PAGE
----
Here are some scenes from the protests, as seen on Twitter:


Stanford Is Roiled by Claim of Anti-Semitism in Student Election

Stanford University is investigating allegations that a student group made anti-Semitic remarks to a candidate in a recent student election, The New York Times reports. Molly Horwitz, the candidate, told the college that the Students of Color Coalition had asked her in an interview how her Jewish identity would affect her vote on divestment from Israel. The Undergraduate Senate voted in February to ask the university to divest from companies that do business in the West Bank, but the Board of Trustees said it would not take such a vote.

Tianay Pulphus, president of the Stanford chapter of the NAACP, called Ms. Horwitz’s claim “baseless.” Stanford is investigating and said it had received “conflicting accounts” of the interview.

A similar controversy played out earlier this year at the University of California at Los Angeles, where a Jewish student applying to be on a judicial panel was publicly questioned about whether her religious identity would interfere with her service on the panel.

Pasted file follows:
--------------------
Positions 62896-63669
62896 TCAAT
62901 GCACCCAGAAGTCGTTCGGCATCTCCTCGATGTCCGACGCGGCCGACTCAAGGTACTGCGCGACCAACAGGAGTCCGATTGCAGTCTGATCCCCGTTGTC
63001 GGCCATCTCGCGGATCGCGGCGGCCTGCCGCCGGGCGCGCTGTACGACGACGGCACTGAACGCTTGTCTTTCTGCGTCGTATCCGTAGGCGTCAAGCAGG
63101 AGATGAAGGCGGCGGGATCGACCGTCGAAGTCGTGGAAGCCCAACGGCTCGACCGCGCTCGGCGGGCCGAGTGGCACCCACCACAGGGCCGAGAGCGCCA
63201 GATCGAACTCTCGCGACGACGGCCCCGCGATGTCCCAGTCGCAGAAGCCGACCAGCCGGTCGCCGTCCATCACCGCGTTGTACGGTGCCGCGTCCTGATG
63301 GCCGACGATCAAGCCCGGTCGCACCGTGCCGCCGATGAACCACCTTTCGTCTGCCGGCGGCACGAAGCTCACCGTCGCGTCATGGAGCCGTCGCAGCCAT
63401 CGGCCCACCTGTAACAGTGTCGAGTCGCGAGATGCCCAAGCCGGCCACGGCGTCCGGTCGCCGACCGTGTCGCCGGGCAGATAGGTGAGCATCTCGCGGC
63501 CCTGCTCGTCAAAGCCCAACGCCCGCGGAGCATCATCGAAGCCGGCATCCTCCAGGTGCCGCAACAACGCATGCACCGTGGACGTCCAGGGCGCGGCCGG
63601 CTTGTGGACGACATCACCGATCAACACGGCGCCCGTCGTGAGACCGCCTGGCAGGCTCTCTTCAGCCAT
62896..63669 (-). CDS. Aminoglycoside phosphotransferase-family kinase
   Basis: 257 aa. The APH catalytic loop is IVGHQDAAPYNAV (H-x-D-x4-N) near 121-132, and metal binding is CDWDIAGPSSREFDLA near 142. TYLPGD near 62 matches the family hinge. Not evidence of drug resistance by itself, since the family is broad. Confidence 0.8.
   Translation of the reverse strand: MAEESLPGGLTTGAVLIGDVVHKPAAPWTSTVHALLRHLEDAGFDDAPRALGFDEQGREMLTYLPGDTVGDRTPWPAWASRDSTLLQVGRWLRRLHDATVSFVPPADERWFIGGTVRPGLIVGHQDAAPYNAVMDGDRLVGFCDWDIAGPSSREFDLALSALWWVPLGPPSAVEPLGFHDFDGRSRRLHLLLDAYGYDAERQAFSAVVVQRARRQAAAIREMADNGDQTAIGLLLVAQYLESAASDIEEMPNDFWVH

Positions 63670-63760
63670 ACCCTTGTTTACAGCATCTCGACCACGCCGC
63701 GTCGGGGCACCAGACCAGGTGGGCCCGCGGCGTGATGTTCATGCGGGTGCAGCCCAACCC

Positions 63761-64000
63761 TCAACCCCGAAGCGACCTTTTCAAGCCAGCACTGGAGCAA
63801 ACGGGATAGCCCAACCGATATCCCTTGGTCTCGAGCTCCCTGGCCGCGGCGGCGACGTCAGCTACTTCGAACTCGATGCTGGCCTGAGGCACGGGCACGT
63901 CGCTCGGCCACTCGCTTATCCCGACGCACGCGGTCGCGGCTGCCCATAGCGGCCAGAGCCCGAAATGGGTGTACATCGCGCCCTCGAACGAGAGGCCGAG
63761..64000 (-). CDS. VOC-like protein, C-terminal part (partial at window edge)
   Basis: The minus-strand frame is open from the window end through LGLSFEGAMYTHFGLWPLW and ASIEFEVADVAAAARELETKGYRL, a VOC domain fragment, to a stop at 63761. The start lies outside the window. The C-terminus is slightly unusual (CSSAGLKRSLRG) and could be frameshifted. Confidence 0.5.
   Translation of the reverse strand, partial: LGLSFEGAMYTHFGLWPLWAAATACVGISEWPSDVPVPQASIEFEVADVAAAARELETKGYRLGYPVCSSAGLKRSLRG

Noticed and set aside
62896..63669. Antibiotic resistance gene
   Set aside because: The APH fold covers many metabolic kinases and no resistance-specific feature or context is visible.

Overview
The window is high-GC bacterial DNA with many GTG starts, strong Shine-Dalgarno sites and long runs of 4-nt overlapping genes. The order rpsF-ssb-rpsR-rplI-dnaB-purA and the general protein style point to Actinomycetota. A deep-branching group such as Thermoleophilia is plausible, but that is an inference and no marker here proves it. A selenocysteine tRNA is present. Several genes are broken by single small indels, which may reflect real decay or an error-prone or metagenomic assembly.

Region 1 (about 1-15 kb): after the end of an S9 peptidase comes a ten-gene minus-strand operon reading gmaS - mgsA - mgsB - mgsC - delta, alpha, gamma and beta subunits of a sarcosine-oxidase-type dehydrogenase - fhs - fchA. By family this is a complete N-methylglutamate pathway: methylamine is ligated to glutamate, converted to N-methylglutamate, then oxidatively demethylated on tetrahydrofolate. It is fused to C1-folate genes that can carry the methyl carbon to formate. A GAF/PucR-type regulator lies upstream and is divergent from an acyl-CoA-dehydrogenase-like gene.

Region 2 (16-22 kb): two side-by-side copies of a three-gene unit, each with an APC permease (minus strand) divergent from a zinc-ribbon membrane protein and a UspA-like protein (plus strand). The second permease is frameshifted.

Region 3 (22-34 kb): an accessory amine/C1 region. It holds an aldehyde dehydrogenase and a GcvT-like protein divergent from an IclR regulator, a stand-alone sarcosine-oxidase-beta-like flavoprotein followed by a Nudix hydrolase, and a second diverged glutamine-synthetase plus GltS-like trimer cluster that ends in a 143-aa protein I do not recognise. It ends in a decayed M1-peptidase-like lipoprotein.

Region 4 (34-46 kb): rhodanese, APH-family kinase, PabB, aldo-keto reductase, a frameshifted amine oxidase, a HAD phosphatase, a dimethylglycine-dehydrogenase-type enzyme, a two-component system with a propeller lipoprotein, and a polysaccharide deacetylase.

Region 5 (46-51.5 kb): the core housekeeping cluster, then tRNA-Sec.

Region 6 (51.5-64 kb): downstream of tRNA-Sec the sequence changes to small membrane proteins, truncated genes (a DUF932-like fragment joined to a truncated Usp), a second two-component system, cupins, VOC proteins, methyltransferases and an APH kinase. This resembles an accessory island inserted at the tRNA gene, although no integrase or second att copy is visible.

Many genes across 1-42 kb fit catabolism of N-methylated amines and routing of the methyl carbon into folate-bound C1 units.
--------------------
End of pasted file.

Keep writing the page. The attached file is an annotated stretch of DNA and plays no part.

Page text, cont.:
LOS ANGELES – The debate over what constitutes anti-Semitism has spilled into Stanford University ‘s student government election, with a Jewish student claiming that she was asked how her Judaism affects her view of divestment from Israel, morphing what was a contest about campus issues into a fierce discussion on identity and loyalties.

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Colleges Embrace Branding Strategies, Report Indicates

Report: “The State of Higher Ed Branding: A Survey of Marketing Leaders”

Authors: Deborah Maue and Tom Hayes

Organization: mStoner Inc.

Summary: While many people in higher education remain uneasy about branding in the groves of academe, a new report indicates that it is becoming pervasive.

mStoner, a consulting firm, surveyed top marketing administrators at 125 four-year nonprofit colleges and universities for a report on the state of brand strategy in higher education. Brand-strategy projects …


Judge Tosses Lawsuit Over Education Dept.’s Firing of Debt Collectors

A federal judge has thrown out a lawsuit brought by a group of student-loan debt collectors that the U.S. Department of Education fired in March.